The challenges are not over when a successful transition into retirement has been completed. In fact, the first of the three phases of retirement is just underway. During the initial phase, we typically are in good health, are charged with pent-up energy, and have unfulfilled dreams to pursue. In this active phase, the pace of our lives may approach or even exceed the pace we maintained before retirement. We are "on the go" and are constantly crossing things off our lists.
After a period of time, however, many of us will want to slow down. This may be because our earlier dreams have been fulfilled, our energy has declined, or certain health limitations have surfaced. We enter a second, more passive phase, a period of reduced activity. But that does not mean our minds start to languish or that we cease to have an interest in personal growth. This phase is often characterized by more introspection, and it lasts until deteriorating health and related age issues become so prevalent that they dominate our daily lives, severely restricting our mobility and capacity to carry out daily tasks. At that point we enter the third phase, during which we may require assisted-living arrangements.
New retirees may be aware that they will have changing financial needs as they age, but most do not understand that their other wants and needs will change even more dramatically. People usually plan for their retirements with the expectation that they will not experience the physical or mental degradations that affected their parents' generation. They don't want to think about the possibility of flagging health, just as they don't want to think about long-term health care insurance, long-term living arrangements, or their own mortality. Even subjects that are less threatening, like changing relationships with friends and family and organizing personal affairs, are often overlooked.
While continuing to work may divert attention from aging, it won't prevent it from happening. In time, reality will force these issues whether we have our heads under our pillows or not. Those who properly plan for the future are more likely to achieve lasting happiness and fulfillment than those who wait to be blindsided by the unexpected.
Risk Tolerance in a Different Light
Financial advisors know that risk tolerance is directly affected by work status and future expectations. But it is clear that the risks associated with retiring from the workforce extend well beyond the financial arena. While some people will find stimulation, happiness and fulfillment in retirement, others are more likely to find frustration, anxiety, and feelings of incompleteness.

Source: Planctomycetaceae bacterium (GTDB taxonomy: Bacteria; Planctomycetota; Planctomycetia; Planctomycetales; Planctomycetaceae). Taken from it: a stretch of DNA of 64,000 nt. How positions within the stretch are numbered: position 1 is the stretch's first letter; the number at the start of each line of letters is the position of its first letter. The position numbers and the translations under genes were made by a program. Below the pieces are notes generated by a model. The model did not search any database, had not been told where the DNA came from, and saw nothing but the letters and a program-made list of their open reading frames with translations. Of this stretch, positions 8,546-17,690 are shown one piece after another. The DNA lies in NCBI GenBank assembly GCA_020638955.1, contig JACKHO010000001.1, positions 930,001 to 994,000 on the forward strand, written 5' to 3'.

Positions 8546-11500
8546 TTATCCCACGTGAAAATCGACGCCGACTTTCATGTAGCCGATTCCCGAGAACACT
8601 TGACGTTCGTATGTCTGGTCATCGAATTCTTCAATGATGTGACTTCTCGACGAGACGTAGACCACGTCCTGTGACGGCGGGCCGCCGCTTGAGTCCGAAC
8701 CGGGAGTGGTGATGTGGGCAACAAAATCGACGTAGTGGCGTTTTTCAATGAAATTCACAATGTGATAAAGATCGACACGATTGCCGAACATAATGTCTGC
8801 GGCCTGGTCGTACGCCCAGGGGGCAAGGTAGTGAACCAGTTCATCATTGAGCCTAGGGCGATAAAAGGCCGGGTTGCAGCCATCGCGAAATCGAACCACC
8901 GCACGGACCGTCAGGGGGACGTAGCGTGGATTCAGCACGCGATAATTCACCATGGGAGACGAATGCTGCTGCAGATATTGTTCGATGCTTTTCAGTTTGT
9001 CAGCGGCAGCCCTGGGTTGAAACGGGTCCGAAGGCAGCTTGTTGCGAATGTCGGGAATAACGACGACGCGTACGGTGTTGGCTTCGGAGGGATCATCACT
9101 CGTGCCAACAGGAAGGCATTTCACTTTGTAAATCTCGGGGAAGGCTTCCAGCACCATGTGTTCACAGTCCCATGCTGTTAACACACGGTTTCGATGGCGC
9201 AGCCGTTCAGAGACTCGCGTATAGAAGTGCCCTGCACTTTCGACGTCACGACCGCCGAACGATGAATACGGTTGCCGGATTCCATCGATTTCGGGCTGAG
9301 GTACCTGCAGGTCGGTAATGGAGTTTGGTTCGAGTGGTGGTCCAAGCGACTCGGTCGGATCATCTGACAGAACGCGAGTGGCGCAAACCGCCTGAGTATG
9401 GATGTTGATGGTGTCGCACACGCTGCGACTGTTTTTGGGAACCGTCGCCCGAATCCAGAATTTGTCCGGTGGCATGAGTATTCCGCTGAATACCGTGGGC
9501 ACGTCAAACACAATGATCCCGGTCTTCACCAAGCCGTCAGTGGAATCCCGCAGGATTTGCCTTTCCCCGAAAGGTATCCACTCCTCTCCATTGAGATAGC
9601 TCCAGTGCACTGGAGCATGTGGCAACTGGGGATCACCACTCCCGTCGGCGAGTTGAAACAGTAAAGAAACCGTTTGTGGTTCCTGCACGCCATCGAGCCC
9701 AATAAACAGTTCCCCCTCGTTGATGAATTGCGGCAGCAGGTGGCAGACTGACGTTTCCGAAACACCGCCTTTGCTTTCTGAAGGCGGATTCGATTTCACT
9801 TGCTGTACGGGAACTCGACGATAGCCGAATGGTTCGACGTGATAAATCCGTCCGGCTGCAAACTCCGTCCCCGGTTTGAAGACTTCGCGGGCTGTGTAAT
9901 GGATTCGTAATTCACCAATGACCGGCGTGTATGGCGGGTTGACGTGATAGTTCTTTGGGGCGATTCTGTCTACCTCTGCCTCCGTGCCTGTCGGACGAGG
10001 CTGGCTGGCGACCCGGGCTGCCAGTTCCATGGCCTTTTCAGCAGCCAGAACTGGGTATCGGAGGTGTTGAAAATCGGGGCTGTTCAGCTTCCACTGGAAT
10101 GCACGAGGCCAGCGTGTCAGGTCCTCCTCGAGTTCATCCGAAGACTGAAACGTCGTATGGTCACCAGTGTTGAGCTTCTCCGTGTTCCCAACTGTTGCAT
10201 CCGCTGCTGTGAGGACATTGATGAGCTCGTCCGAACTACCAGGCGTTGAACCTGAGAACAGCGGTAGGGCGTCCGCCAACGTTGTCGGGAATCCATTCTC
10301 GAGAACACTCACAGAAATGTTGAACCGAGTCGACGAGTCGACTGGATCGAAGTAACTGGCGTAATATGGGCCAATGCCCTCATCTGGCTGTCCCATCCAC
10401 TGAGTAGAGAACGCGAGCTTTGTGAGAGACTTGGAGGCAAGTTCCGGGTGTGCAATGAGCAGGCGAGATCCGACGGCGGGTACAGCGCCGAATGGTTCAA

Brad Bickham, president of the Boulder, Colorado, wealth management firm Sargent Bickham & Associates, put this in perspective for financial advisors:
We are wealth managers, not psychologists or counselors. Our clients expect us to do an excellent job managing their accounts, and that is where our energies are focused. But we also know that their long-term happiness depends on more than just their account performance, and sometimes they want to discuss other issues with us. If we can help them when they are making decisions about when to retire, how to handle money issues with their kids, or other issues they face in retirement, we want to do that. When we do, we just build trust and stronger relationships with our clients.
The Keys to a Successful Retirement
When I was researching and writing Solving the Retirement Puzzle, I interviewed more than 100 retirees about their retirement experiences and the lessons they had learned. The four people cited in the introduction to this article provide a brief glimpse into the widely varying attitudes that people hold. Because of the huge disparity of opinions, generalizations about retirement are suspect.
I learned, however, that vocational achievement does not necessarily lead to a successful retirement. In fact, career-focused people often have greater difficulties with the transition because they perceive that they are giving up more than they are gaining. Finding happiness and fulfillment in retirement depends, in part, on our ability to rekindle the passion and excitement we previously experienced with our jobs.
So there is more to a successful retirement than good physical health and financial security. To be successful, we should be mentally prepared. We should be grounded in reality as we plan for the future. We should let go of the past and focus on today's possibilities. We should retire to something rather than away from something. We should identify our greatest interests and direct our energy to them. We should have strong personal relationships we can rely on. We should be adaptable and recognize that a successful retirement will not be determined by the problems we face, but by how we deal with the problems we face. And we should remain positive and involved. Our lives will be more rewarding if we continue to be contributing members of society.
What should you take away from all of this? People who learn more about the realities of retirement life will be able to plan more effectively, cut their nonfinancial retirement risks, and increase their chances for a successful retirement experience. And the financial advisors who understand this will be able to capitalize on the opportunities it presents.
J. Peter Lindquist is president of Life Puzzles LLC and author of Solving the Retirement Puzzle: How to Get the Most Out of the Rest of Your Life (www.lifepuzzles.org). He will be speaking on "How Nonfinancial Risks and Realities Affect Retirement Planning" at the Financial Planning Association's annual convention, September 15–18, 2005, in San Diego, California.